St. Laurence O'Toole Church in Belleek, Parish of , built in 1849
Declan and Fiona McVerry
Word for the Day: Up Market = up scale; "I stayed in this really up market hotel last night."
We woke up to a chilly, bright sunny morning. What fantastic weather for our last full day in Ireland.
What We Did Today: Declan McVerry told us about a grave stone for one of my great-great uncles in a town not too far from where we were staying. We decided to see if we could find it. After tromping through 2 graveyards and no luck, we made the trek to Dublin. We had a good dinner and early in the morning we'll be headed to the Airport. Dean and I are excited to see Italy again.
What We Learned While Here: Ireland is a gorgeous country with an amazing history which is so very close to it's people's hearts. It is remarkable how each person we met carries the very distant and very recent past of their country with them. The other thing which surprised me was how acutely aware they are of American politics and the world beyond their own borders. The people are warm, open and have quick humor. There were times we thought everyone must have kissed the blarney stone because they do have the gift of gab.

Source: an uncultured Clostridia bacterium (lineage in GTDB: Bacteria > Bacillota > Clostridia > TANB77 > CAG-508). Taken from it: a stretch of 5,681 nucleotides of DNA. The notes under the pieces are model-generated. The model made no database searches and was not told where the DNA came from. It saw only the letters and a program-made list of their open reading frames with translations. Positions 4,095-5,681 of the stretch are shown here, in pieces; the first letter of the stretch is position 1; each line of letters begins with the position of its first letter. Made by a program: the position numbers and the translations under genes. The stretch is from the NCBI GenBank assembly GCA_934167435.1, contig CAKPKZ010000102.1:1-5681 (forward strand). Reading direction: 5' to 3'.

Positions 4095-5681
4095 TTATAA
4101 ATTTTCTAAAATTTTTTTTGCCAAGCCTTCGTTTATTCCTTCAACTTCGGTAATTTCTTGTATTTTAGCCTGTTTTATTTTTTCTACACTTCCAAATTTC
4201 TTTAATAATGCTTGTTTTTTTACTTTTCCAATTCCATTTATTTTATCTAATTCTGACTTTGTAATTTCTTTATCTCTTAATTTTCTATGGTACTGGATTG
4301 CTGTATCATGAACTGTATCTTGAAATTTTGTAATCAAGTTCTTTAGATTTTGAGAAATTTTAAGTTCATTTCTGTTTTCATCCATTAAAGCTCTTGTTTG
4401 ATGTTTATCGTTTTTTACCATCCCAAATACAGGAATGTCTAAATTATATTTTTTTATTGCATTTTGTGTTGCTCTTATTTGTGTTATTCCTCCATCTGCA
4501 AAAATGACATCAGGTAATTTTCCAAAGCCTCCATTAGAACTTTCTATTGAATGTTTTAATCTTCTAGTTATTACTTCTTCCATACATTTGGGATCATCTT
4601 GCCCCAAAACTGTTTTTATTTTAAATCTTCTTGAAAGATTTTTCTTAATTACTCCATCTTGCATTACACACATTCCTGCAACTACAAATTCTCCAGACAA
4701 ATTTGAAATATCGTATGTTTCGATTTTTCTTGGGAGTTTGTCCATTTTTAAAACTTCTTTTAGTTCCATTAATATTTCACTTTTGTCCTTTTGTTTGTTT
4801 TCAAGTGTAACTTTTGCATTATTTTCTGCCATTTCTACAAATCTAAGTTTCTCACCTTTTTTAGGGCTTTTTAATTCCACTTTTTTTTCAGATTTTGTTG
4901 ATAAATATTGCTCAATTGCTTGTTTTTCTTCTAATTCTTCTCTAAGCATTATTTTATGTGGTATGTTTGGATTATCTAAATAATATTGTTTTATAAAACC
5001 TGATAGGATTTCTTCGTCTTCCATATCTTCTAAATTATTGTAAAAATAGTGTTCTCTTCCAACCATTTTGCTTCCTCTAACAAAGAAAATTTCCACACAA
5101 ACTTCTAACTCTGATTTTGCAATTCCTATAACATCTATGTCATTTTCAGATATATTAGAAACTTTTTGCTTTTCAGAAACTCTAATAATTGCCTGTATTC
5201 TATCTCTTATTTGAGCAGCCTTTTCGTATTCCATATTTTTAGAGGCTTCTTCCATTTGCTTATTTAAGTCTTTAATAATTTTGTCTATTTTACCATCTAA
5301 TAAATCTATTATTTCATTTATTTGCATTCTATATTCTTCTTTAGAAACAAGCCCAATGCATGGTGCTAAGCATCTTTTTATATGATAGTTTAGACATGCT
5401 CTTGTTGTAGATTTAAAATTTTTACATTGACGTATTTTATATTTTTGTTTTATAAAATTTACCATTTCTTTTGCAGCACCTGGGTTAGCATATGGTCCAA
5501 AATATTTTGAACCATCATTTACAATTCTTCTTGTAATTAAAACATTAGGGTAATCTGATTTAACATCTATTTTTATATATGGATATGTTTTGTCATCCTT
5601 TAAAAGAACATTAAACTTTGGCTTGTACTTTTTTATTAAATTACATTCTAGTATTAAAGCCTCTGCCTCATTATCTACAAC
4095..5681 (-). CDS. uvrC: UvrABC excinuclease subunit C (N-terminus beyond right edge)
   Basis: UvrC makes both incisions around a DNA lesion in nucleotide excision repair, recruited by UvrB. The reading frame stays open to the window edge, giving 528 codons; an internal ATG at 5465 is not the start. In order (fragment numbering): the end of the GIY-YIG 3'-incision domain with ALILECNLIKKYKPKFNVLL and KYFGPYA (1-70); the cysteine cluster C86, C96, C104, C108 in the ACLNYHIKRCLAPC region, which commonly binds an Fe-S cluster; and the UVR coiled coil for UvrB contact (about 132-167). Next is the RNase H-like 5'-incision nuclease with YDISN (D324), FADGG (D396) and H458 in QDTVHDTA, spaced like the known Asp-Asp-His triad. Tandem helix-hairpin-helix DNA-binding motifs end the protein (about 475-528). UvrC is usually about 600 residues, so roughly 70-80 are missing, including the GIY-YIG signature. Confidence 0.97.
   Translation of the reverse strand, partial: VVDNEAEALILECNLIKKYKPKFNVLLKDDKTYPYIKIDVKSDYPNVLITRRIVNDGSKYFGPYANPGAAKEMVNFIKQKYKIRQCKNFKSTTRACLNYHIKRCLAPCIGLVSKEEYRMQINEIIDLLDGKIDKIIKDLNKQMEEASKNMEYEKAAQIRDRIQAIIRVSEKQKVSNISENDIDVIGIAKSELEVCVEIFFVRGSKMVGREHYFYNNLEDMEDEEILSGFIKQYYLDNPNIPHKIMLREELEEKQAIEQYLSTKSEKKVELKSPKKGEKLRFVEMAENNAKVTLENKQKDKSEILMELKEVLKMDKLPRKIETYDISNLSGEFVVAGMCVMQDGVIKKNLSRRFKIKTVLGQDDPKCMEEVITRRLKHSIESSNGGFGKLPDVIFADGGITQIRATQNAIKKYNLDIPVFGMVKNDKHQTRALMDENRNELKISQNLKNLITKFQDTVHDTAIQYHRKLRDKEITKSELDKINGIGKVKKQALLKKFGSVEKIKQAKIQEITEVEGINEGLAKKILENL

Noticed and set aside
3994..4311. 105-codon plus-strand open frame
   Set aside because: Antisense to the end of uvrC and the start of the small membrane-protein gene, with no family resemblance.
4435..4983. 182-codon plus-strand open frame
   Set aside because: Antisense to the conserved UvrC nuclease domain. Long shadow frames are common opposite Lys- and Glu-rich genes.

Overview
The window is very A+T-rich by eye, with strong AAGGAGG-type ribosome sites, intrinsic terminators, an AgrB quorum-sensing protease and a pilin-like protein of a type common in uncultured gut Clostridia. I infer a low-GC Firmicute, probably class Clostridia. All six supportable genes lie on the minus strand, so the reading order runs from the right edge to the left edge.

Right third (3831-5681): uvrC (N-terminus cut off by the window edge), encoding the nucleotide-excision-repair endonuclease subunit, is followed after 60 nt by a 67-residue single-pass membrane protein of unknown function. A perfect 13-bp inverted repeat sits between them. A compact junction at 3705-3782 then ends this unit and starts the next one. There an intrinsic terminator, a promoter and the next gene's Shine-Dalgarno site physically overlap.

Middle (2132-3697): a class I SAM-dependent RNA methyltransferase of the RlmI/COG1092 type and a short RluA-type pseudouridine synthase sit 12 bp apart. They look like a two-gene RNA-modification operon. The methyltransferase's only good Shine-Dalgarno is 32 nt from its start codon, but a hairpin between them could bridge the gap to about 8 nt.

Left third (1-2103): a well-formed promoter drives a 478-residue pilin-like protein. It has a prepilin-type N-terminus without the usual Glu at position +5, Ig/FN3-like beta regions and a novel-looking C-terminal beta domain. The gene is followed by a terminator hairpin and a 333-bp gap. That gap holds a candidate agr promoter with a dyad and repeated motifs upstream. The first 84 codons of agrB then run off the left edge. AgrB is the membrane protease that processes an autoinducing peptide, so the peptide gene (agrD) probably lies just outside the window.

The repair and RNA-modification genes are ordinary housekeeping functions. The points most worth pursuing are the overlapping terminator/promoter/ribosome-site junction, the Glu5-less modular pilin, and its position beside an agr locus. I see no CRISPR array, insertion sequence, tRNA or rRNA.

Man, they know how to make a good ale, Smithwick's rocks!!
They have this uninhibited willingness to share who they are and tell you they're collective and personal stories. It made each person we met memorable in a way that will stick for a long time to come.
More to follow from Italia!